[26 April 2007]
McClatchy Newspapers (MCT)
Once funding for the wildly ambitious and groundbreaking BBC nature documentary Planet Earth—a rich portrait of our vibrant and sometimes strained ecosystem—was set, the makers of the series couldn’t have been more excited.
But first on the agenda for one of the series’ producers, nature documentary veteran Vanessa Berlowitz, was a personal issue: With the whole world up for grabs, who got to go where?
“Obviously, there’s going to be deserts, seas, whatever, so the producer asks `Who wants to make what?’” Berlowitz recalls. “Then everyone scrambles around going `I want this! I want that!’ In reality, our skill sets tended to fall quite naturally into some of the films. My husband, Mark, produced the opening program, and I was really keen to do that. We went home and did a best-of-three coin toss!”
She laughs. “I lost. But as an end result I got to do his second choice, which was `Polar.’”
By Hollywood standards, Planet Earth was made for a pittance, around $40 million. But by documentary standards, that figure is nearly unprecedented, and the producers put it to good use traversing the globe and recording sights and events never before caught on film, let alone in stunning high definition.
“We’re very realistic about how long (these films) take to make,” says Berlowitz of the five-year production. “We’re not going to move with trends, or be pushed and pressured and made to have girls with bikinis. Basically it’s all up front. You say, `We need this much money to make the project, and if we don’t get this much money, we have to change the way we make it.’
It might seem like a lot of money, but for the scope and ambition of what we were attempting, which was a portrait of our planet and what’s worth saving, it was really pretty minimal.”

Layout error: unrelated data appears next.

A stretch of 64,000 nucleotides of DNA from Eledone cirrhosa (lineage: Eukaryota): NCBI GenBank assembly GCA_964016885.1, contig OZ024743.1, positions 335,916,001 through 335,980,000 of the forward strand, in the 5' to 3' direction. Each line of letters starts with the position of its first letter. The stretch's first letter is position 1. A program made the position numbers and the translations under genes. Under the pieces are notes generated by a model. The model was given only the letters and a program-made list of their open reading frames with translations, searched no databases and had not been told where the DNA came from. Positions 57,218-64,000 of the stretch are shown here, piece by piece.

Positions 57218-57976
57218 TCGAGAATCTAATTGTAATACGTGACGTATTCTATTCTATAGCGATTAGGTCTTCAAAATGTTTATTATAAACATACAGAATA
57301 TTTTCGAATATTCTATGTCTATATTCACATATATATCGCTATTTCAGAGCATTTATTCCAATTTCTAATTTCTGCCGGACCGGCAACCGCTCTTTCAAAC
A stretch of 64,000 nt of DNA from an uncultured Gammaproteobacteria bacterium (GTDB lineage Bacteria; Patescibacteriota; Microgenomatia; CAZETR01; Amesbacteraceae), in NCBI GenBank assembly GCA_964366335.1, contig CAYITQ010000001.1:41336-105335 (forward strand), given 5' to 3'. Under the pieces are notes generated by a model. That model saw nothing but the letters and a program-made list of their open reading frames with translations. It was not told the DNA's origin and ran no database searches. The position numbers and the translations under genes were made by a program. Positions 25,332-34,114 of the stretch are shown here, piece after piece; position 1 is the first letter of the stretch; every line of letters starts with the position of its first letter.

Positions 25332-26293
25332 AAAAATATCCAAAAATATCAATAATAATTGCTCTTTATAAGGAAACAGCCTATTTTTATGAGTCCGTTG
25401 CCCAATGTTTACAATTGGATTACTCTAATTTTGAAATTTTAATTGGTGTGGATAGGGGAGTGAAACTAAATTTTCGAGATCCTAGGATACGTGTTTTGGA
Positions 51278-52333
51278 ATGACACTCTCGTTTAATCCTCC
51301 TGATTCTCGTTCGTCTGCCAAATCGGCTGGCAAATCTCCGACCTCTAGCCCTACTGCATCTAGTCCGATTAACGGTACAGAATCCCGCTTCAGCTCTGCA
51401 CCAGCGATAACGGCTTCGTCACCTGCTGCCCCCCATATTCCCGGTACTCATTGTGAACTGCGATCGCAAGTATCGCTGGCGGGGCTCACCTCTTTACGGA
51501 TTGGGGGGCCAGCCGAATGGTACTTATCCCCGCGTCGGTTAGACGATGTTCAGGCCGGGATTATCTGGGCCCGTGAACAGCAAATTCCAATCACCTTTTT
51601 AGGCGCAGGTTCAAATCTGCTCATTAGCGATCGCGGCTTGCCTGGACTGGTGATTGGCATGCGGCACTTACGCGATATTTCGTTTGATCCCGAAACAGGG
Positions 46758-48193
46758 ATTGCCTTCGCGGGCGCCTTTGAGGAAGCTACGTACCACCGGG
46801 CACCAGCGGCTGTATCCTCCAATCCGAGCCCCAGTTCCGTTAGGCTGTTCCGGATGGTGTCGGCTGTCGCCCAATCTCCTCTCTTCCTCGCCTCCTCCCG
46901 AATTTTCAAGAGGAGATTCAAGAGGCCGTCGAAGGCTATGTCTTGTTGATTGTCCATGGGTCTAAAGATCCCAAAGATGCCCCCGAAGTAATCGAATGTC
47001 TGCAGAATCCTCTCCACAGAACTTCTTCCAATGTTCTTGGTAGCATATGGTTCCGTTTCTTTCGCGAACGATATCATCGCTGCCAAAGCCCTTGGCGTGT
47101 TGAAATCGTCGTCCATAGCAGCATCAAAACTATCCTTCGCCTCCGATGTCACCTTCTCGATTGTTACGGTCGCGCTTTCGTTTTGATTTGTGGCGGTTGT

From the oceans to the deserts to the forests to the mountains, Planet Earth depicts our home like few ever have seen it before. What viewers don’t get to see, however, is all the work that went into getting those spectacular shots, which ranged from practical problem solving to political tightrope walking.
“A lot of the best wildlife in the world is often, ironically, in war zones,” notes Berlowitz. “I don’t know why that is. I looked at my filming list for `Mountains’ and I had Nepal and Pakistan on there. Nepal was in the middle of a Maoist insurgency, and Pakistan, as you know, there are continuing issues there. Because the area of Pakistan is 50 kilometers from the border of Afghanistan, it’s an implicitly unstable area. We had to wait a year, a year of planning and heavy risk assessment with the BBC. Could we justify the risk of sending in a wildlife team? I didn’t want to send in a team and jeopardize their lives, however important it was to film snow leopards.
“When we filmed the Everest aerials,” she continues, “I contacted the Nepalese air force when we realized the only way to up the ante of what had already been filmed of Everest was to get high, summit-level. So we borrowed a plane—a spy plane—from the Nepalese. Literally, the day we arrived, they unloaded the plane of bombs, loaded in our camera gear, flew our shots, then loaded the plane back with soldiers again.
“It was kind of weird to go out filming wildlife and images of the planet, then suddenly find yourself in very unnatural scenarios,” Berlowitz says with a nervous laugh. “You start to wonder, `Why do I have to keep going to these difficult places?’ Sometimes you come back from a day filming where you’ve flown over a glacier, been hit by some of the strongest winds on the planet coming off the ice caps, you’ve been thrown around until you’re practically sick, you’ve had a false landing on an iceberg, saw a leopard seal—one of the most fierce predators of the poles—right in front of you, and then you get back to the ship and have to laugh.”
Just as important was the reality of climate change, which made its presence apparent throughout filming.
“When I was out on the Arctic, looking at the polar bears struggling on the ice, I was hit by this feeling, `Oh my God, am I recording an image that simply the next generation won’t get to see?’ Over five years, we documented climate change, what’s actually happening out there on the real front line of climate change. It was a problem. Migrations weren’t happening at the right time. Weather conditions were unpredictable. Things we were told were guaranteed to happen didn’t.”
“I hope that we haven’t just recorded snapshots of the earth that won’t exist in 50 years’ time,” she said.